Posted by: Donna
Andrew Prokop of Vox interviewed Michael G. Miller of Barnard college about his research on public campaign financing in the states that have enacted it. Conventional wisdom in Arizona’s elite circles holds that Arizona’s Clean Election system is largely to blame for the election of radical right wing legislators and laws such as SB1070. Miller tried to find the connection and couldn’t:
Andrew Prokop: Arizona’s legislature last made national news for adopting a tough anti-illegal immigration law in 2010. Would you say that the public financing system made that more likely to pass? Support for loosening immigration laws is more widespread among business interests, and under public financing, the support of business may be less important to candidates.
Michael G. Miller: I think that theory’s plausible, but I just don’t see it in the data, and I always follow the data. So what I have found in my work is that there’s no relationship between accepting public funding and taking more extreme positions. As I said, the narrative has always seemed plausible to me, and I actually was a little surprised when we found no relationship. But I just don’t see it in the data. You’ve got to bear in mind, Arizona’s still a really unique place politically, they have a strong strain of libertarianism running through the right side of their politics. It’s a very perceptible tinge of American conservatism. Barry Goldwater’s alive and well in his home state.
I think there’s a temptation to look for these explanations when we see extreme politics happening in a place, but I think it really is as simple as — if you look at the dynamics of the state, it is kinda a microcosm of America in many ways and you see same kinds of things happening there as you do in the United States Congress. And there’s no public funding in the United States Congress. So I think, we tend to go on these hunts for explanations, when it just ends up being the way things are due to political history, culture, or larger dynamics.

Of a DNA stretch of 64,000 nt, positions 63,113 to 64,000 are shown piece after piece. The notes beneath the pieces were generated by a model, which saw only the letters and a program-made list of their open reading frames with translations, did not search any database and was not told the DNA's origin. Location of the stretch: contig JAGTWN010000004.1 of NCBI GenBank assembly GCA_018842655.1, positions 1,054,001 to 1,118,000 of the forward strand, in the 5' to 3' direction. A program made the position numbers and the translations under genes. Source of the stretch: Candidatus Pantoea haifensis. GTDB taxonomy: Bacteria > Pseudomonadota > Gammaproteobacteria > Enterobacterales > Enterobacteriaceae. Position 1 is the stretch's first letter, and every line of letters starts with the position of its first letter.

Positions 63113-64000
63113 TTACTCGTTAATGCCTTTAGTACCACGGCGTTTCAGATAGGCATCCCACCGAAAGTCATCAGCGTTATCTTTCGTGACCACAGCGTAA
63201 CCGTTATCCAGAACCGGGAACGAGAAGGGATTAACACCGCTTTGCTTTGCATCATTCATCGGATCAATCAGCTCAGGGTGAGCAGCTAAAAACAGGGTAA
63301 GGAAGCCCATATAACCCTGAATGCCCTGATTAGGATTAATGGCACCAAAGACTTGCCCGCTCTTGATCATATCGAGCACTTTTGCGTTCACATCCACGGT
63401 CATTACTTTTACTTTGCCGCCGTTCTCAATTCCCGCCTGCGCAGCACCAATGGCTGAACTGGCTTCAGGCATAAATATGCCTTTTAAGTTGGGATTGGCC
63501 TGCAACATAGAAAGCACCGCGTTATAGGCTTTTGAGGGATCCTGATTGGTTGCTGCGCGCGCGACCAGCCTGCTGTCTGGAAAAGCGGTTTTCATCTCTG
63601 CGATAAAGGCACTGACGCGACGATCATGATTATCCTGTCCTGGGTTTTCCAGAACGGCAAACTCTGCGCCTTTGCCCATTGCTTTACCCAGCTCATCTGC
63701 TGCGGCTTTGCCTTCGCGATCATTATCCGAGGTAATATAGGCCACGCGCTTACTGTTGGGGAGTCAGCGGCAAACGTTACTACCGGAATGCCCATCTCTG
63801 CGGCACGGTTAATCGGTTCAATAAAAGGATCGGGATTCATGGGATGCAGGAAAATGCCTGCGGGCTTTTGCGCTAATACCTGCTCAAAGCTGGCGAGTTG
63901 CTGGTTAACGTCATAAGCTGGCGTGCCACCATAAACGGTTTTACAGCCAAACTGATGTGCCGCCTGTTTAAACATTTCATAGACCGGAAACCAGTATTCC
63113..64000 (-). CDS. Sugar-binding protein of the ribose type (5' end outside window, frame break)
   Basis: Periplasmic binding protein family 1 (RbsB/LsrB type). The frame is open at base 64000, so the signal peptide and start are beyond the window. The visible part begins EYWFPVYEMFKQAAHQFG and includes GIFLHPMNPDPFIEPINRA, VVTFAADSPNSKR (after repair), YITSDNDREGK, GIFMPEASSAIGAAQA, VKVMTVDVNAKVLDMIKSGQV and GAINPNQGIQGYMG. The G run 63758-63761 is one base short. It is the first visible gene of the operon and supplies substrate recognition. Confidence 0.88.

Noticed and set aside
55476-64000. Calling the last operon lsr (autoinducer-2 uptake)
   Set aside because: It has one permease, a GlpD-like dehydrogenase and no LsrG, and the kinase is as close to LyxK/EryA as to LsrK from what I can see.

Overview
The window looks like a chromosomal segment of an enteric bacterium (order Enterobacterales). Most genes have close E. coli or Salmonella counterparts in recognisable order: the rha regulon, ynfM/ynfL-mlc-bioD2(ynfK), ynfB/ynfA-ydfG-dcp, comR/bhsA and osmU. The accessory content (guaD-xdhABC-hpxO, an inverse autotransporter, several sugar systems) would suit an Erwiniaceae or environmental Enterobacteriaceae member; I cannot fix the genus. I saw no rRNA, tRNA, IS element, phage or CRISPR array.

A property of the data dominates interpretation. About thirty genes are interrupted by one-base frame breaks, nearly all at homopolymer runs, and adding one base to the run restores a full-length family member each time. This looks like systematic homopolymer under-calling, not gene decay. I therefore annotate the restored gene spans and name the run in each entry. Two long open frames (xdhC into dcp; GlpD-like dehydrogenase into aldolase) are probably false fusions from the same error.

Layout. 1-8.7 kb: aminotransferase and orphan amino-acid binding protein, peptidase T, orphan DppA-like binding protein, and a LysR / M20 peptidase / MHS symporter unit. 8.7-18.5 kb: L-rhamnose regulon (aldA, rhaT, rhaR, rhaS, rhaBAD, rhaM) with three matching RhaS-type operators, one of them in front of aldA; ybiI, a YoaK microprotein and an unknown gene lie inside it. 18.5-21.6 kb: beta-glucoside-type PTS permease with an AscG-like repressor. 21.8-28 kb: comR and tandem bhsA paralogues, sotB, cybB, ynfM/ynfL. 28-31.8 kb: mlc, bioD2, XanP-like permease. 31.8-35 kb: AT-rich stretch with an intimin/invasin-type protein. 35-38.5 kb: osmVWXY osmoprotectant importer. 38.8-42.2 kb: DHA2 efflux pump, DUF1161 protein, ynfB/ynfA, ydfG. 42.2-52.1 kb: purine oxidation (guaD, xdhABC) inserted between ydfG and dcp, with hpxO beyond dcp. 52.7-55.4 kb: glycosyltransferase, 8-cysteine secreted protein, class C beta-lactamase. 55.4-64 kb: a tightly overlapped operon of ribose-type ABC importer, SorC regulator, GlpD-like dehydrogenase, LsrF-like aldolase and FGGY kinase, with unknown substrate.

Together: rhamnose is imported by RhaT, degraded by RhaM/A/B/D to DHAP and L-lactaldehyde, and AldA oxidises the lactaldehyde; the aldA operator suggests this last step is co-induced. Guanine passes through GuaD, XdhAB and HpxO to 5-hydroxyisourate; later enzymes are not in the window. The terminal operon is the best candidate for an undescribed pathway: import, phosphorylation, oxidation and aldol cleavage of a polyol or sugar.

The reason there’s a temptation to look for those explanations is that it is always convenient, for the cocktail party class, to blame the working class for everything wrong, even when it is abundantly clear that rich people were always behind all of it:
Businessmen of the World, Unite!
The organizational counterattack of business in the 1970s was swift and sweeping — a domestic version of Shock and Awe. The number of corporations with public affairs offices in Washington grew from 100 in 1968 to over 500 in 1978. In 1971, only 175 firms had registered lobbyists in Washington, but by 1982, nearly 2,500 did. The number of corporate PACs increased from under 300 in 1976 to over 1,200 by the middle of 1980. On every dimension of corporate political activity, the numbers reveal a dramatic, rapid mobilization of business resources in the mid-1970s.
What the numbers alone cannot show is something of potentially even greater significance: Employers learned how to work together to achieve shared political goals. As members of coalitions, firms could mobilize more proactively and on a much broader front. Corporate leaders became advocates not just for the narrow interests of their firms but also for the shared interests of business as a whole.
And they expanded their tentacles into states with the formation of ALEC in 1973. You built that, Business LeadersTM.
Posted by: Donna
Former Mesa Mayor and AZ GOP Gubernatorial candidate Scott Smith got an undeniable boost on Thursday. He was not only endorsed by Governor Brewer (which everyone expected would happen, though it’s curious that they waited until after mail-in ballots dropped to do it) but AZ Cardinals owner Michael Bidwill swiftly cancelled a meeting with Smith backers in which he was going to try and get them to switch to Doug Ducey. This is a big deal. Smith’s team reports a big bump in fundraising overnight and, with Christine Jones’ campaign fading fast, Smith has a real chance in that primary. Smith will enjoy strong LDS support now that Ken Bennett is no longer a contender and it looks like he’s going to take business establishment support away from Ducey. (I still consider Ducey the favorite based on his early fundraising advantage, all the name ID he’s gotten with his feud with Jones, the continued dark money support from radical right wing moneybags, and the tendency of GOP primary voters to select the biggest asshole who is also electable in the general.)
Needless to say, this Scott Smith development caused a resurgence in the cooing and swooning that tends to overtake some of the more softhearted liberals/left-of-center types in Arizona where he is concerned. It’s so bad at this point that I’ve seen some Democrats bragging on Facebook how they changed their registration to get Republican ballots to vote for their dreamboat.